Tough times call for positive minds

by Grace Chan

Keeping a focus on the outcome can push aside fears

Tan Chew Yen
principal consultant
Photos: Wallace Chan

Tough times can create an exhausting list of negative feelings. It takes a positive attitude to overcome these challenges but many people find it easier said than done. At a recent Career Times seminar "Tough Minds for Tough Times", Tan Chew Yen, principal consultant of global training consultancy rogenSi proved that focusing on the outcome can help build the right attitude when facing difficulties.

"Learning to apply the right strategies can make a big difference in life," said Ms Tan. "But more importantly, learning should be fun."

To illustrate her point, Ms Tan asked her audience how long it would take them to memorise 20 words. Some of them thought that it should take at least 15 minutes. Then she connected the 20 words in a simple story and the audience memorised them in less than a minute. "There is a solution to every challenge. The motivation to learn it is the key," she asserted.

Ms Tan believes everyone has the innate ability to handle adversities. "Compared to a two-year-old child, adults have more fears and excuses that hold them back from facing challenges," she said. "A toddler keeps falling and standing back up before they can learn to walk. However, an adult may step back or seek external assistance in times of difficulties."

Given the same skill sets, excellent performance is all about having a positive mindset, which includes such attributes as high adaptability, strong ownership and independent thinking. "It's never easy to win a gold medal at the Olympic Games, and the winners are always the ones who have a positive mindset," she added.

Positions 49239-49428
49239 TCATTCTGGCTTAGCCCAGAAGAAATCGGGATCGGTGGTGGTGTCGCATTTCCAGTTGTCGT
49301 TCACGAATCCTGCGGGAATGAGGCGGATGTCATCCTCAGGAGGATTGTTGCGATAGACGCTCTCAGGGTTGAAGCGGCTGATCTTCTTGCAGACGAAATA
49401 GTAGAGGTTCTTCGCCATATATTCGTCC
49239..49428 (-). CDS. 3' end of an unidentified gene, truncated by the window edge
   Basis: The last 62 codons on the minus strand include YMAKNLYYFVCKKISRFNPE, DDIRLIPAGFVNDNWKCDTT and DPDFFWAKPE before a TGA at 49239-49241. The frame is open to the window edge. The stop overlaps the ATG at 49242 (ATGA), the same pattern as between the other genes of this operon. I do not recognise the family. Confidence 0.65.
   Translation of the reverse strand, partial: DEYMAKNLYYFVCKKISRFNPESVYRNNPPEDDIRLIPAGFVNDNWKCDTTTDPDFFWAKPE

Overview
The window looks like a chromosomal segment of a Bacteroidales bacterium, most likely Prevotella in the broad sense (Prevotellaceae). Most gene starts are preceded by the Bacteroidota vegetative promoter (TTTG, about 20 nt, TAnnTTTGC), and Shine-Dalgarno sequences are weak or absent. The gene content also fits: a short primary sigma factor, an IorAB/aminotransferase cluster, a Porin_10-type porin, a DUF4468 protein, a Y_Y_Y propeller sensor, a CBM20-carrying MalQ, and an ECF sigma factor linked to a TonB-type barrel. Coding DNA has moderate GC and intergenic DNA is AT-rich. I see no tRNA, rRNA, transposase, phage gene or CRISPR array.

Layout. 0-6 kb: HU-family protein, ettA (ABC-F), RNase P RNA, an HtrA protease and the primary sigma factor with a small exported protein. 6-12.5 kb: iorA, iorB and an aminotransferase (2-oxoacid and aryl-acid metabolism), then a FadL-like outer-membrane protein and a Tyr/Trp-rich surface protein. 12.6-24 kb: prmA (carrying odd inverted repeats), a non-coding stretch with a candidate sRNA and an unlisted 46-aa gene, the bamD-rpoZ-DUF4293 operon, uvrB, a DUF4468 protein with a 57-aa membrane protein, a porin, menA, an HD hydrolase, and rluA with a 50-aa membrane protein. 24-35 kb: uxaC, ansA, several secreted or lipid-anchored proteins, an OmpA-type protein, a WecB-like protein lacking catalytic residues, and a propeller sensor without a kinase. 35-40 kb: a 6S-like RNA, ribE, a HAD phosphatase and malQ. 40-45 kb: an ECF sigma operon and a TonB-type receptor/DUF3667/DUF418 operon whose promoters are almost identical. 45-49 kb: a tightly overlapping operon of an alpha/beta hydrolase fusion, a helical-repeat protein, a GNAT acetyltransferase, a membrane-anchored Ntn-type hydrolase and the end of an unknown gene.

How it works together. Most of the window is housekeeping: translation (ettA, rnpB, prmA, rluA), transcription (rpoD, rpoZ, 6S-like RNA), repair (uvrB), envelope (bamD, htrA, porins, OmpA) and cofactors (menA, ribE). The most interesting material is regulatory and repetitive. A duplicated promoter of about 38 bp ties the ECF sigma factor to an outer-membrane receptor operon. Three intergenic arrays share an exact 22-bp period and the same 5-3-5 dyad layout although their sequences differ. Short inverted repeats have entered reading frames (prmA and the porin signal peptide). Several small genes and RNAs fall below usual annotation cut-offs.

What's your shape?

Identify one of the below shapes with your personality:

Ms Tan revealed that the relationship between the shapes and personalities are not scientifically proven. "People choose to believe the things that they want to believe, refraining from exploring their potentials beyond their perceptual constraints," she said.

Yes you can

Between a person's potential and actual capabilities, there lies an array of internal and external obstacles, remarked Ms Tan. She explained, "Internally, fear of change or being denied are possible factors leading to setbacks, whereas the economic situation is one of the external factors."

At critical moments, a "can do" attitude is the key to success. "Without perseverance, you can never find your own strengths and focus on the results of your actions," said Ms Tan who identified the process of an event as:

In most cases, people incorporate their emotions with an event, which can affect the final outcome. "For instance, you're unemployed and feel even more depressed after failing to get a job after attending 20 interviews," she said. Her advice is to recognise and focus on the outcome. "If your outcome is to get a job, you should always be well-equipped regardless of your emotions and frustrations," Ms Tan stressed.

She borrowed the story of Michael Groom to further illustrate her point. Despite being the first Australian to reach the world's third highest peak, Michael returned to Brisbane with parts of both feet amputated. With his superior determination, he managed to reach the summit of Mount Everest a few years later. "His secret to success is simply to 'walk the next eight steps'. If you believe you can make it, you'll make it," she advised.

Key notes

  • There is a solution to every challenge
  • Learn while having fun
  • Different strategies generate unpredicted results
  • Focus on achieving results
  • Changes accelerate the mental process

Taken from Career Times 16 January 2009, p. B7
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